“The Xavier Duval Budget does absolutely nothing to respond to the grave systemic crisis that Mauritius has entered, since the closing down of trade preferences by the WTO Court in 2005,” LALIT leading member, Ram Seegobin said at a gathering of trade union delegates of the Federation of Civil Service and Other Unions on Friday, 16 November, 2012 at their Coromandel Centre. He was speaking on a panel with Opposition shadow Finance Minister, Kee Chong Li Kwong Wing and academic Economist, Chandan Junkee. Delegates present, Ram Seegobin reports, asked very informed, sensible questions. The Opposition MP, by contrast, was part demagogic, part rather non-sensical.
Alain Ah-Vee, in his comments to the daily, L’Express, rated the budget, when asked to give a figure from 1 to 10, as 1, but stated that he would prefer to give 0 (“Kanta mwa, mo estim li zero lor 10”). The reporter said, that he would also accept zero. Alain Ah-Vee explains that a few “social measures” to try to do damage control, does not warrant any score at all. What is necessary is to change the economy so that it no longer generates inequality and poverty, he says. Alain Ah-Vee also made a declaration that appeared in an accurate report in Le Mauricien.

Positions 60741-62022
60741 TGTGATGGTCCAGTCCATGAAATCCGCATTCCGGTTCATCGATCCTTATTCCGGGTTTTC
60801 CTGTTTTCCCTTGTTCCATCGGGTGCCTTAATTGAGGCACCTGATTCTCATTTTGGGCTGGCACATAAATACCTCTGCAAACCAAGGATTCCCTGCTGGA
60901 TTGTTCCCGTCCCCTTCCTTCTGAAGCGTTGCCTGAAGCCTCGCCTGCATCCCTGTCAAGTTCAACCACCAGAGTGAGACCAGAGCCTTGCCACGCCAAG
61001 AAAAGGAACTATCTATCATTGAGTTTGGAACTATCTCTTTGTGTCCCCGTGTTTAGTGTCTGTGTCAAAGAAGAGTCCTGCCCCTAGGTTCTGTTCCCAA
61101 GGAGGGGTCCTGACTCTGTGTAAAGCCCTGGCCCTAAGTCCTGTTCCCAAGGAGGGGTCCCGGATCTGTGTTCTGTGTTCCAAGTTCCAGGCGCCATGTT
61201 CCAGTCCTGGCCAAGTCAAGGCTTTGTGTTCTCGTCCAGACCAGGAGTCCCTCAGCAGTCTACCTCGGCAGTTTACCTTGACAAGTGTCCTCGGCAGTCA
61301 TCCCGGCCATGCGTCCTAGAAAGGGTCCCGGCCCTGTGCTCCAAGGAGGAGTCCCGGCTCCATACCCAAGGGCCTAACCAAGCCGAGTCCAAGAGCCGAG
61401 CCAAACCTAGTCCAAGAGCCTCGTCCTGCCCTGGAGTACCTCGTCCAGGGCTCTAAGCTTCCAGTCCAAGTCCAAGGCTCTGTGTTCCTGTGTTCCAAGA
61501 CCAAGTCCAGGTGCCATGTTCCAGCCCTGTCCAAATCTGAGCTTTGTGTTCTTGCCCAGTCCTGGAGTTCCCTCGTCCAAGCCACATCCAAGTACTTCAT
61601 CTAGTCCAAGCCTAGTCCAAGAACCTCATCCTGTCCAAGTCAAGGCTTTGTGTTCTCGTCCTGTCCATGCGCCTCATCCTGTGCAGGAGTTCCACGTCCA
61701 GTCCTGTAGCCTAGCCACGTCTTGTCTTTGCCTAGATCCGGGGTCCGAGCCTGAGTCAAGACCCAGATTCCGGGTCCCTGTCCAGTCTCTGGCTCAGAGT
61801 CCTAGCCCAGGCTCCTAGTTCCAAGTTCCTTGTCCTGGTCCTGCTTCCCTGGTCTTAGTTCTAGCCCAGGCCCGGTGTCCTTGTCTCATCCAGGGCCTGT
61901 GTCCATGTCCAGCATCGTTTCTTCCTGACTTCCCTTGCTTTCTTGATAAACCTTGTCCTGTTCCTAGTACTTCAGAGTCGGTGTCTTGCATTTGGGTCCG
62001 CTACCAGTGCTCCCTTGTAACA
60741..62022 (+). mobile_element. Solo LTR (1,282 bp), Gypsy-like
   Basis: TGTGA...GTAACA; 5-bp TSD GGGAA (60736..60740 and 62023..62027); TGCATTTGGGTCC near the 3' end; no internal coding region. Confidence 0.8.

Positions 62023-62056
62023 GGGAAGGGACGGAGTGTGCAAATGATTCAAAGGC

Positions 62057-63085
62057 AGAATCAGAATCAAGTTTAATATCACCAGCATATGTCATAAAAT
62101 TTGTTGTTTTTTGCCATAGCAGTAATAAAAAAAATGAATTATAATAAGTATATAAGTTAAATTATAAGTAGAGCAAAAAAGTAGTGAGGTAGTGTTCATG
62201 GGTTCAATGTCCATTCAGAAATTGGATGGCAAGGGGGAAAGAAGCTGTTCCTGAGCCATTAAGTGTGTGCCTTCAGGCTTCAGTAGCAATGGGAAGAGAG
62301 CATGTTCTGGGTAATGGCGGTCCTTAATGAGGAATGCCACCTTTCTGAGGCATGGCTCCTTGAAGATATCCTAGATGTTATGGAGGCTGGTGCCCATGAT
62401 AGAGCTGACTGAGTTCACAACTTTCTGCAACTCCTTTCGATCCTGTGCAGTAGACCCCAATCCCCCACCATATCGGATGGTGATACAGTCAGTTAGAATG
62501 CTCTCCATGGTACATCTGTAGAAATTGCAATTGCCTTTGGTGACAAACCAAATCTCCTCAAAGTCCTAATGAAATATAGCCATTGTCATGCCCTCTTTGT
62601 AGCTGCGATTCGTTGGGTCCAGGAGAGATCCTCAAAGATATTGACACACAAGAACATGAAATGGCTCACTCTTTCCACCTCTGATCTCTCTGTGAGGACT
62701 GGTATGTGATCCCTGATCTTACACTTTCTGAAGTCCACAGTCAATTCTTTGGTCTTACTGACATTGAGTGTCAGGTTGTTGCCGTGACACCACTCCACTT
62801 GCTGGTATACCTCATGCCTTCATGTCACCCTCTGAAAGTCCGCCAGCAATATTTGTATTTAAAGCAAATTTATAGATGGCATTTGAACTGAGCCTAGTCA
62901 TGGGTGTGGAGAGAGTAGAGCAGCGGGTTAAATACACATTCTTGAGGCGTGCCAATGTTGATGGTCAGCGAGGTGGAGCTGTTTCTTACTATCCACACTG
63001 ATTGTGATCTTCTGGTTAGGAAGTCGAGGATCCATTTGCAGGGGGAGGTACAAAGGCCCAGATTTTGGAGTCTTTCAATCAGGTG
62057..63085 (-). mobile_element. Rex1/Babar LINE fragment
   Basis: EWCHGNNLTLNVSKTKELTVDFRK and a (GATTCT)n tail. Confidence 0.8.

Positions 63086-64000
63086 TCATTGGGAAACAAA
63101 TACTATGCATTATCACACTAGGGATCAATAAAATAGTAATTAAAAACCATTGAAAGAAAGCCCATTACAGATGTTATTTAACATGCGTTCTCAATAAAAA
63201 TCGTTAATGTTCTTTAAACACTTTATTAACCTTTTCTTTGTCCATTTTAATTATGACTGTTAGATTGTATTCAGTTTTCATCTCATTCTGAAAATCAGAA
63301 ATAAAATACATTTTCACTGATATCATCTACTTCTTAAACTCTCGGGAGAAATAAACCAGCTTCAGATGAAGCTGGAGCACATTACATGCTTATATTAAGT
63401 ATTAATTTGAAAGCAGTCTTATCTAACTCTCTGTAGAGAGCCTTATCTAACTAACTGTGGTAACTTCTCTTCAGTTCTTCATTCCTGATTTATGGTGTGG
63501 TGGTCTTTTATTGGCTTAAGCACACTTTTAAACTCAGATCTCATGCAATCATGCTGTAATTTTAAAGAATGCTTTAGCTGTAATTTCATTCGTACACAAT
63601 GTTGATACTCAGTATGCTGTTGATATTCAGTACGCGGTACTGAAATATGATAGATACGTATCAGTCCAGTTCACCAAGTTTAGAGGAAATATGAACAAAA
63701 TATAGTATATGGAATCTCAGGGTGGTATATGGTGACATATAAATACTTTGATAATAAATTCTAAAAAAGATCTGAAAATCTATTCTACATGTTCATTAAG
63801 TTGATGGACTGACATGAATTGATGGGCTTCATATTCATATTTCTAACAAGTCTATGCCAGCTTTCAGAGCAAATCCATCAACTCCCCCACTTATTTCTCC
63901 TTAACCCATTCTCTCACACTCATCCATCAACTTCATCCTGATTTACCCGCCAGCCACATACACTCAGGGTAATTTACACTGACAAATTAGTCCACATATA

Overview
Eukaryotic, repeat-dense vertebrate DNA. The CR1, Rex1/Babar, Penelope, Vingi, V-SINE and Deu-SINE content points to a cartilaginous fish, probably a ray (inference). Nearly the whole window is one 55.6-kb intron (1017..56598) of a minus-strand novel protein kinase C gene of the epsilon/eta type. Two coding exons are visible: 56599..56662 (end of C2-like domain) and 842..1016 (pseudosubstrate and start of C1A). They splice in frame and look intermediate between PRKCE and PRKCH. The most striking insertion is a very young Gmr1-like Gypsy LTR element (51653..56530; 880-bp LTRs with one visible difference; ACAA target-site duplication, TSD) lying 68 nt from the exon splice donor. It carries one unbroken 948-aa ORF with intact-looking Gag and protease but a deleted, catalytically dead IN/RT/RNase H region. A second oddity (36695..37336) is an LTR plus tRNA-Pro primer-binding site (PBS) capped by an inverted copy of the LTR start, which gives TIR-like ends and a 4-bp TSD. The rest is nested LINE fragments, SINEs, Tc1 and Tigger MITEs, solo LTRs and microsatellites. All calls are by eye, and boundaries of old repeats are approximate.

Lindsey Collen on a Radio One program with Habib Mosaheb, alongside trade unionist Reeaz Chuttoo and economist, Chandan Junkee, also made the point that it is useless to talk about plans for the economy without saying precisely into what fields the Government intends to put effort, now that sugar and textiles are waning so fast. It is ridiculous to say that since there is no longer a big demand for sugar and textiles, that the State will therefore “promote small and medium enterprises”; the question is WHAT will they, or any other form of organization, will produce. She said that the essential questions of food security and genuinely renewable energy are also ways of creating employment. But planters cannot just be expected to grow food products without the State organizing factories that do preservation and transformation of these products. “In its heyday,” she said, “there were some 10 para-statals doing nothing else but promoting sugar and cane.” Lindsey Collen also commented on the budget for Radio Plus.
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